Beyond that, I like Philadelphia’s trees. When combined with the deep shadows formed from the low angled winter light, they are beautiful.
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Three Days In Washington D.C.

I push open the front doors of Union Station and step out into Washington D.C. I’m not sure where I am. When I look out at the city, I see the U.S. capital building in the distance. I know the capital is south of where I am, and therefore, my hostel is west. I turn right and walk two hundred yards. Sure enough, there is Massachusetts Avenue right where it ought to be. I tighten the straps of my pack and walk on.

I check in at my hostel. I grab my pack and head out for the National Mall. It takes me 15 minutes to get down to mall. I only have three days to explore the mall. I know I cannot see it all, but I can explore several museums and monuments.
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I turn into Joe Tourist. I’ve never to Washington, and I aim to make the most of my visit. The first thing I see is the Washington monument. I’m impressed. It’s a cool monument.
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I walk along a straight path bordered by trees with birds singing in them. For some reason, I really like this trail. I think it is the warmth of the day. I’m happy to see the soggy green grass of the park. It reminds me of early spring. Where there are signs of spring, there is a sign of hope. And I’m digging my life.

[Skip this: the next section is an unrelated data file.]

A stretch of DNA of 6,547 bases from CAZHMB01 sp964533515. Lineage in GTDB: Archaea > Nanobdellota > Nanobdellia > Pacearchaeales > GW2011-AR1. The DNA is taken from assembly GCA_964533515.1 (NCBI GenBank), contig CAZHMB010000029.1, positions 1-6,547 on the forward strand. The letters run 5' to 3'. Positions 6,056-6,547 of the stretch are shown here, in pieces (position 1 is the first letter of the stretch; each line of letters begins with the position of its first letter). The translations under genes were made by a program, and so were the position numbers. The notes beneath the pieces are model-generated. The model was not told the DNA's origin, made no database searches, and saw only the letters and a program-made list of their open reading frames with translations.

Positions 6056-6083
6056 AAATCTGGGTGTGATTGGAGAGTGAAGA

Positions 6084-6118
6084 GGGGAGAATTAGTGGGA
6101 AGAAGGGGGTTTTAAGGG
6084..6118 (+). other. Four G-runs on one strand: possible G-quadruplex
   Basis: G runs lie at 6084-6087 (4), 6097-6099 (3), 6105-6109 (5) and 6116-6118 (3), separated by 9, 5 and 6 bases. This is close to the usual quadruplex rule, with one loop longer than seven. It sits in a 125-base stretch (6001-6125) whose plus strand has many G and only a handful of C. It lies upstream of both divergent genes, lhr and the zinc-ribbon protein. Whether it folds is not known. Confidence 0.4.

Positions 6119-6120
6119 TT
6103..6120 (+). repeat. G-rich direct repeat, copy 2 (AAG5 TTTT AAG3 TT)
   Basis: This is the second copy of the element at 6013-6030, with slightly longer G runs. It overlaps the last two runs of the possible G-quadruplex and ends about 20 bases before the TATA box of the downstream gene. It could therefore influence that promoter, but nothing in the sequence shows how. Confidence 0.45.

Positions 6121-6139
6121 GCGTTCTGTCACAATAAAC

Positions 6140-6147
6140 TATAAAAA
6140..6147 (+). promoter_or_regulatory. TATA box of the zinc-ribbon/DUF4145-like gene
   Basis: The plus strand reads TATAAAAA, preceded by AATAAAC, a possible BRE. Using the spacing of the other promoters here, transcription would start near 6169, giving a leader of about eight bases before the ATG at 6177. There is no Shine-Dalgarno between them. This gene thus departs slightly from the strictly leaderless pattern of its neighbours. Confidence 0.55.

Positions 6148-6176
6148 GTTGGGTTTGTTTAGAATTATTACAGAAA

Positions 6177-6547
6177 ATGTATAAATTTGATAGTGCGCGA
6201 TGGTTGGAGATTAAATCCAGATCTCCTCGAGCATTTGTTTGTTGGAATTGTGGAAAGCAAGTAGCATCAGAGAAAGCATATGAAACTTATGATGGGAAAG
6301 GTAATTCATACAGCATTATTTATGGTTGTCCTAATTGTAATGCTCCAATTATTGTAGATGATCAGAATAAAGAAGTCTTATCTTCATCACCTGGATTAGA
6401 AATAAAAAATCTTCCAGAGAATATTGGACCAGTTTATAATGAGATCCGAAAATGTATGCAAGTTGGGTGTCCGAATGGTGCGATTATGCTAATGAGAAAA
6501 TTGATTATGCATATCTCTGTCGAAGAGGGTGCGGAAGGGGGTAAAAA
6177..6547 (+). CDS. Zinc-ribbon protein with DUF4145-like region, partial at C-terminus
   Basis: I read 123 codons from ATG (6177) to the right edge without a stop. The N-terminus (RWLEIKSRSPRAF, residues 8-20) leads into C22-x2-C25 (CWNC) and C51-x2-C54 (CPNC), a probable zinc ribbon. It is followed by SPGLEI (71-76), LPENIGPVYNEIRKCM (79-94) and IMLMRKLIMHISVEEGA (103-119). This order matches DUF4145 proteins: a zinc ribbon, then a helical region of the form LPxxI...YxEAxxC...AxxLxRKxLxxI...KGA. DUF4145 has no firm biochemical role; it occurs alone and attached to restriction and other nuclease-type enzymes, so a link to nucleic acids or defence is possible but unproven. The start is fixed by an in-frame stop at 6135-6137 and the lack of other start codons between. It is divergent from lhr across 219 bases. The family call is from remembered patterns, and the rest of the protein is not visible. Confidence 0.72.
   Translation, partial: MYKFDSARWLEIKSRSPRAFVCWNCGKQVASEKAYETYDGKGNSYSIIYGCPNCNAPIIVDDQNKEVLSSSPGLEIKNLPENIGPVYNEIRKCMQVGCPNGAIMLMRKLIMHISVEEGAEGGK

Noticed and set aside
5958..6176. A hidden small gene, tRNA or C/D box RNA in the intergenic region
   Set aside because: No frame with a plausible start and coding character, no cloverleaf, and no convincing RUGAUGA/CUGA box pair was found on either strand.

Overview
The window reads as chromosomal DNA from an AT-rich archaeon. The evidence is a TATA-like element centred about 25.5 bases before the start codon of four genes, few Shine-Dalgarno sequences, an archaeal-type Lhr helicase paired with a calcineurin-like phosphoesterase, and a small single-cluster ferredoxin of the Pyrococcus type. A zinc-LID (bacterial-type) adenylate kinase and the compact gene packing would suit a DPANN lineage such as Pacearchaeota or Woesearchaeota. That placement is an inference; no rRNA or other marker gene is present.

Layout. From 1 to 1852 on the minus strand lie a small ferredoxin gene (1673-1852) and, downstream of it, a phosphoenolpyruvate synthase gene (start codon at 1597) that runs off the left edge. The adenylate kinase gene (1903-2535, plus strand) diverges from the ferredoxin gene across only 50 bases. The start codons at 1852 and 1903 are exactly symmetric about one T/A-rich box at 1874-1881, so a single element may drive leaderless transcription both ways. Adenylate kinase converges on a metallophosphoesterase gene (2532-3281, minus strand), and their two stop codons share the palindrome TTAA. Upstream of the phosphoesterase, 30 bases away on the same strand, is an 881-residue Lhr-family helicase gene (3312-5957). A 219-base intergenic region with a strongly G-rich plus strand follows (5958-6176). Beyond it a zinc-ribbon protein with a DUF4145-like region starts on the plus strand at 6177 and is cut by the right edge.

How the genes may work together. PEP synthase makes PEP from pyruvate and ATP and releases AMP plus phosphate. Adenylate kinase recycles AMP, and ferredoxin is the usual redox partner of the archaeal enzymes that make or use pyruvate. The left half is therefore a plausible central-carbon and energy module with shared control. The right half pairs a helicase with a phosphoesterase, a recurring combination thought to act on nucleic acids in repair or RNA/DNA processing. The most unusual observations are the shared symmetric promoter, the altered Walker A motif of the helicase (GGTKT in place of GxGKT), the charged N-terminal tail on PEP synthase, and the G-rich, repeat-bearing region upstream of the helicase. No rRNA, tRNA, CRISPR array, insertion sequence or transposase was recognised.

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There is an impassive ranger standing against a pillar in Lincoln’s main chamber. He looks as though he is thoroughly sick of tourists and all that goes along with them. I can’t blame him, we tourists mob Lincoln’s statue as if it’s a celebrity. There is a sign at the top of the stairs that attempts to set a quiet, reflective mood when viewing Lincoln. Instead, the braying calls from camera toting tourists echoes throughout the main chamber.
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Lincoln is much bigger in person. He looks a bit haggard sitting on his throne, as if he had too much to drink the night before. I prefer the deserted side chambers that have two of Lincoln’s speeches etched into the wall. As a writer, I can admire the Gettysburg address for its succinct prose. It’s not easy to say so much with so few words.
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I like the Korean War Memorial and the Vietnam War Wall. They are both moving in their own way, a reminder of the true cost of war: human lives.
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It grew dark and I find myself somewhere out in the middle of the mall. To the west, a brilliant sunset bloomed right behind the Washington monument. It’s the best sunset I’ve seen this year, and I can’t help but admire my timing.
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To the east, the capital building glows white against the darkening sky. It’s beautiful in its own right, but it doesn’t compare to sunset behind me. I turn around and watch the orange glow of the clouds fade as the monument grows brighter under the floodlights.
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The Museums
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I knew before I set foot in D.C. that I would never be able to see all of the museums given my limited time. I didn’t want to race through them in a mad attempt to see everything. I wanted to enjoy each museum for everything it was worth.

With that mindset, I’m going to mention the museums I visited, and which exhibits struck my fancy.